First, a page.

You’re tearing me apart, James Franco. If you have experienced the phenomenon known as The Room then you may expect a behind the scenes bio-pic would answer some of your burning questions about the origins of the filmmaker, Tommy Wiseau. However, this film has no answers, only more questions, and speculation. But The Disaster Artist is surprisingly sweet homage to the worst film ever made, and an overall love letter to the film industry and those aspiring in Hollywood to make their dreams a reality.
The film centers around nineteen-year-old Greg Sestero (Dave Franco) who meets the eccentric Tommy Wiseau (James Franco) during an acting class in San Francisco. Enthralled by Tommy’s ability to let loose while acting, Greg pursues a friendship with him and they quickly bond over shared dreams of becoming a Hollywood star. There’s only one problem, Greg freezes up whenever he is asked to perform, and Tommy is just a bad actor. Yet, they move to Hollywood together to pursue their dream. When Hollywood rejects them, they decide to make their own movie using Tommy’s mysterious funds. And thus, the legend that is The Room is born.
Walking in, I was very hesitant about James Franco’s portrayal of such an enigmatic man, but he slipped into Wiseau’s shoes perfectly, highlighting the strange accent and odd mannerisms that fans of The Room have become so accustomed to. Dave Franco’s performance as Greg Sestero is just as entertaining, as he plays a starry-eyed dreamer, desperate to overcome his own insecurities. To him, Tommy is the epitome of courage, but their dynamic changes throughout the film and reveals an even deeper bond.
The film pokes fun at Wiseau, but never in a malicious way. The questions that are common to those who watch The Room, (where is Tommy from, where did he get all this money, how old is he) are all posed comically within the film but never truly addressed. This keeps the mystery surrounding him thoroughly intact. While the film has some hilarious moments, it’s surprisingly packed full of heart, as it shows the strain upon the two men as they pursue their passion. While Greg experiences some mild success, Tommy grows jealous and even sabotages Greg’s opportunities due to feeling betrayed. In a way, The Room is just a reflection of Tommy’s own life, as speculated by some of the cast during a film break.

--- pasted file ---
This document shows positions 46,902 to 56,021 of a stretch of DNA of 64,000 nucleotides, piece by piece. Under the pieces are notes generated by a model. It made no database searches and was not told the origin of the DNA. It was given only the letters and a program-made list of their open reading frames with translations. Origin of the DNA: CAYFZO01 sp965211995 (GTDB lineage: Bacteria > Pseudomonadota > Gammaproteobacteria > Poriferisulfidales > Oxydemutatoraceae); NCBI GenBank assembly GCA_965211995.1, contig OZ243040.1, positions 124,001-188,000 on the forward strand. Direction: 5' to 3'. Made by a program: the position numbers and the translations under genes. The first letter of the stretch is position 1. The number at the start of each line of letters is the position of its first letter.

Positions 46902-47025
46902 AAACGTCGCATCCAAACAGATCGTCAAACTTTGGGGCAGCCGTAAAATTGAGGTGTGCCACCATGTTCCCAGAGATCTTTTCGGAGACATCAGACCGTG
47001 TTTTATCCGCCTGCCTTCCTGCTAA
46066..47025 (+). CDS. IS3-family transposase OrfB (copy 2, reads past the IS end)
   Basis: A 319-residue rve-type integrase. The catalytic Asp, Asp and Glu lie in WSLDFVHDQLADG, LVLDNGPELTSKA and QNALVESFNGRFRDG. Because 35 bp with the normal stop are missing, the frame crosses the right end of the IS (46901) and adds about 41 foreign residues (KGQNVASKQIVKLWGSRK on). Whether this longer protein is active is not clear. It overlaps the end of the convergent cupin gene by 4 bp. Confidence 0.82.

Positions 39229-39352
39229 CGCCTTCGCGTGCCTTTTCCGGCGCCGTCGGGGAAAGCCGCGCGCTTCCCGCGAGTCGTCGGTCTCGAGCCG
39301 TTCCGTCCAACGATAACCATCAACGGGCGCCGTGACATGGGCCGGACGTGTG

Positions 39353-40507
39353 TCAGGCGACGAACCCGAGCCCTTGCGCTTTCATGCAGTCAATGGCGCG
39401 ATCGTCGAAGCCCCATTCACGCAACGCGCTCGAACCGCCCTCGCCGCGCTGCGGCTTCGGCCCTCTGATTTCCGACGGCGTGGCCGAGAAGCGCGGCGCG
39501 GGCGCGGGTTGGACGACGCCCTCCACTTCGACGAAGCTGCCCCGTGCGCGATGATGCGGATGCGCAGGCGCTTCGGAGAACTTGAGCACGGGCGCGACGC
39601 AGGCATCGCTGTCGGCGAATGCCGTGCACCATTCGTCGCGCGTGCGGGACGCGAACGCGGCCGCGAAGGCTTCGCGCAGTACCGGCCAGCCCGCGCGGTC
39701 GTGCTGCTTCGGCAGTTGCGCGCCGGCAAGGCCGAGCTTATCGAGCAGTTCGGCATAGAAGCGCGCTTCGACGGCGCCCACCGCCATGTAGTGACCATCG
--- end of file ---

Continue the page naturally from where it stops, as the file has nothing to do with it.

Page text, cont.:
The Disaster Artist is a love letter to bad film-making, but also to those who aspire to succeed in Hollywood. It is a commentary on the struggles of working actors and how far one can get with little talent and big dreams. The Room is a cult classic and for good reason, it’s poorly written, acted and directed, but we just can’t look away from the train wreck on screen. This film is obviously made with love, as it mirrors Wiseau and Sestero down to the smallest detail. It is a film for fans of the Room, as well as fans of the art of film-making, and is worth every cringe-inducing scene.
About The Disaster Artist
Synopsis: Greg Sestero, an aspiring film actor, meets the eccentric and mysterious Tommy Wiseau while in an acting class. They quickly form a unique friendship and travel to Hollywood to make their dreams come true.
Director: James Franco
Writers: Scott Neustadter, Michael H. Weber
Stars: James Franco, Seth Rogen, Dave Franco, Alison Brie
Runtime: 1 Hour, 43 Minutes
Laurel Way is a writer for film, television, websites, and blogs. She is based in Phoenix, Arizona in the U.S., and has two fat cats and a loving husband. Laurel is a geek to her core and loves all things within horror, sci-fi/fantasy, and more. When she is not writing films, she is watching them, and her go-to movie snack is popcorn and Milkduds.